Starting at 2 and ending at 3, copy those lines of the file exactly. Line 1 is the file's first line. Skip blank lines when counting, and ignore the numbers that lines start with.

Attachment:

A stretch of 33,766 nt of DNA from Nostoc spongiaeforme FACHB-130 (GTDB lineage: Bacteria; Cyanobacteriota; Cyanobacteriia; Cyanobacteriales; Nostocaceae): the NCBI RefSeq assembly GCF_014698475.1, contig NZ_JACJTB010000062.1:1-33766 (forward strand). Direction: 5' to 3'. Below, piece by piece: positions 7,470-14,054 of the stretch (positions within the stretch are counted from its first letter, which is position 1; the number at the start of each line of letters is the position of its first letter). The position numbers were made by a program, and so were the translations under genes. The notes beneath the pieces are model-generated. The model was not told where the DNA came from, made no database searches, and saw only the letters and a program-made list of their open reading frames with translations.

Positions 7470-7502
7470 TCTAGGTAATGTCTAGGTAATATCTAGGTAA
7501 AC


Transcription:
Positions 7470-7502
7470 TCTAGGTAATGTCTAGGTAATATCTAGGTAA